What Happens to Bond Prices When Interest Rates Go Up?

by Sue-Lynn Carty

Bonds are debt instruments issued by corporations and governments. In exchange for buying a bond, the bond issuer agrees to pay you a set interest rate until the bond matures. When it reaches its maturity date, the bond issuer pays you the principal amount of the bond. The principal is what you paid for the bond when you bought it. Since changing interest rates affect bond prices, if you sell the bond before it reaches its maturity date, the amount you receive may be different than what you originally paid. This amount depends on the direction of interest rate changes at the time of the sale.

Interest Rates

Bond prices and interest rates have a contrary or inverse relationship. When interest rates increase, bond prices decrease and when interest rates decrease, bond prices increase. Investors refer to the interest rate effect on bonds as interest rate risk. The effect of interest rates on bond prices also depends on the maturity date. Long-term bonds expose investors to more interest rate risk than short-term bonds. This increased risk is because there are more fluctuations in interest rates over long periods than over short periods.

Credit Risk

Credit risk is a measure of a corporation's ability to pay off its debts. The cost to borrow money increases when interest rates are on the rise. Rising interest rates increase the risk of a company defaulting on its debt obligations. Bond issuers compensate bondholders for credit risk by offering a higher coupon rate. A higher coupon rate means the bond issuer will pay you a higher amount of interest over the term of the bond. Credit risk due to increased interest rates is higher for long-term bonds then short-term bonds.

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The face value on a bond is the amount printed on the bond coupon, so, if you buy a $1,000 bond, the face value is $1,000. The market value is what you receive if you sell the bond under current market conditions, before its maturity date. When interest rates increase, the face value of the bond doesn't change, but the market value does. This means you will have to sell your bonds at a discount and will receive less than the face value. In other words, you will receive less than what you paid for it. If you hold the bond until it matures, you will receive the entire face value of the bond when you redeem it, no matter what its market value is at the time.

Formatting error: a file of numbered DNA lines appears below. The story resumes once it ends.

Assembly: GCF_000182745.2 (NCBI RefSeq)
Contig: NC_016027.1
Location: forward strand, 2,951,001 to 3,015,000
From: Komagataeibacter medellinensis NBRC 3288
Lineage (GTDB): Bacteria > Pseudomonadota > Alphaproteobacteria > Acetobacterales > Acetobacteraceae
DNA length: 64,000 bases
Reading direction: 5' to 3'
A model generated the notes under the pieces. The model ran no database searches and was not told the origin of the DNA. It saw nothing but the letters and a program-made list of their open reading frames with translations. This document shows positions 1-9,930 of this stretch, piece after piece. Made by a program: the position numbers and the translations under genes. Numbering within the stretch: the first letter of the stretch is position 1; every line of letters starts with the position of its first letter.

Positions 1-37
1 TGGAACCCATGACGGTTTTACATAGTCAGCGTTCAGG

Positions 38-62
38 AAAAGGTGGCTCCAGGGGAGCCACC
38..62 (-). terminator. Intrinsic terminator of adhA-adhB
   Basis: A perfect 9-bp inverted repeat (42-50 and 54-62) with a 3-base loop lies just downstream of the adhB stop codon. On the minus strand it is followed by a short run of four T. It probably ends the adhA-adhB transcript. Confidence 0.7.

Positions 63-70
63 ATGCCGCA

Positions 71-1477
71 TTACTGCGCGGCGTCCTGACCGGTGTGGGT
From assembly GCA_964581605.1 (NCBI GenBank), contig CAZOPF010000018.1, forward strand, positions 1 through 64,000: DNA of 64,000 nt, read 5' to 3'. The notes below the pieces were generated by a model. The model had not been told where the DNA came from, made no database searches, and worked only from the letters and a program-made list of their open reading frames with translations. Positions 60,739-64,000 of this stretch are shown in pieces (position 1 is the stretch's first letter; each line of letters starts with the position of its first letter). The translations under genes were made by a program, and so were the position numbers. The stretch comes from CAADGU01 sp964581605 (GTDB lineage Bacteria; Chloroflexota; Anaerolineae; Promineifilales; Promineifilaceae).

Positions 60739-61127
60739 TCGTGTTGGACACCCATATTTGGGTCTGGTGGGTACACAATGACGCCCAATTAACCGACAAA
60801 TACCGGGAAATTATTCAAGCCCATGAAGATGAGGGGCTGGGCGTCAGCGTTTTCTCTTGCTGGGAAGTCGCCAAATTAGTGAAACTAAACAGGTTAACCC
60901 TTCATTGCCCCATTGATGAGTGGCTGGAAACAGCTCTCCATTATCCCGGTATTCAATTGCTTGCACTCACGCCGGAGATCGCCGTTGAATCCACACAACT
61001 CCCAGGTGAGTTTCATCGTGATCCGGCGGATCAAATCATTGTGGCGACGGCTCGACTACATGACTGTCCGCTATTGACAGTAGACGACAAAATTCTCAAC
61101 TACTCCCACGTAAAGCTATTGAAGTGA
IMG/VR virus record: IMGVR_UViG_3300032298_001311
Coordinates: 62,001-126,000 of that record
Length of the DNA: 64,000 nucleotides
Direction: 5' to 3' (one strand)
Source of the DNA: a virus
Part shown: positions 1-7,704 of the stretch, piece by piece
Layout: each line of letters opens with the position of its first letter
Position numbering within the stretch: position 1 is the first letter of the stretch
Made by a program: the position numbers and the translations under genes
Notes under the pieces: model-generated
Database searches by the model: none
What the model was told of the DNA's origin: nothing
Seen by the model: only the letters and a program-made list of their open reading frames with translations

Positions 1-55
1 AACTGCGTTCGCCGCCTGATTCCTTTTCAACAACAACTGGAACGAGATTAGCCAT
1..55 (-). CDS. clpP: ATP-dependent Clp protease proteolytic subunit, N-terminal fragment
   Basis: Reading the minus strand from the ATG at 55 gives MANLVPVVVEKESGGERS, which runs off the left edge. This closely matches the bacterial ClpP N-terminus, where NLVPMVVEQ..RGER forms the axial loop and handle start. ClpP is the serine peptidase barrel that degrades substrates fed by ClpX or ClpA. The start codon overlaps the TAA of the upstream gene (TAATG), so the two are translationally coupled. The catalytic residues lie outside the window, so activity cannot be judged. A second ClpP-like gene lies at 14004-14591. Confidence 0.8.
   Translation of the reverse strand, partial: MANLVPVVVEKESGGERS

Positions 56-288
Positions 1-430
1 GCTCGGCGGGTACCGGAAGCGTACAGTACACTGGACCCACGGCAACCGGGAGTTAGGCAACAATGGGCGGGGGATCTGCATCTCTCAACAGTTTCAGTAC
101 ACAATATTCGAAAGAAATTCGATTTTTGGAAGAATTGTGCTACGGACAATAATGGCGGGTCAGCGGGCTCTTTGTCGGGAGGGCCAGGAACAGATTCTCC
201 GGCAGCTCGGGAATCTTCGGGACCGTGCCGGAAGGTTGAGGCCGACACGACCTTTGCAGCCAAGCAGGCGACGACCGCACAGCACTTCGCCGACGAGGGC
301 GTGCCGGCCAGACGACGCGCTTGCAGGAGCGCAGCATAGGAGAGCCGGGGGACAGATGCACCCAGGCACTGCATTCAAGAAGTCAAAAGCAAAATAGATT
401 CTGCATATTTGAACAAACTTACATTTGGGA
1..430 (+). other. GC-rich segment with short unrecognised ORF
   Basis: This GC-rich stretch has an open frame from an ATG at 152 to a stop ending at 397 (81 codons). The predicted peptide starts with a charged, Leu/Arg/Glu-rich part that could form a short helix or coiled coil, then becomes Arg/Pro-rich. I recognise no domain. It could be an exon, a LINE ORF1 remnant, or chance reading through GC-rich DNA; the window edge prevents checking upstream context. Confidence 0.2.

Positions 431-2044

When interest rates rise bond yields increase. You can calculate a bond's yield by dividing its coupon rate by the current price for the bond. Yields increase because when interest rates are high, investors sell bonds for less than face value or at a discount. When you buy a bond at a discount, you continue to receive the same amount of interest payments as the person who sold you the bond, even though you paid less for the bond than the seller did.


When interest rates rise new bond issue coupon rates generally reflect the higher interest. Simply put, the new bond issues are more valuable than the old bond issues. In this case, new bond issues are more attractive to investors because of their increased value over older bonds. If you decide to sell off your bonds after an interest rate increase, you will have to do so at a discount. Meaning, you will have to sell the bond for less than its face value.

About the Author

Sue-Lynn Carty has over five years experience as both a freelance writer and editor, and her work has appeared on the websites Work.com and LoveToKnow. Carty holds a Bachelor of Arts degree in business administration, with an emphasis on financial management, from Davenport University.

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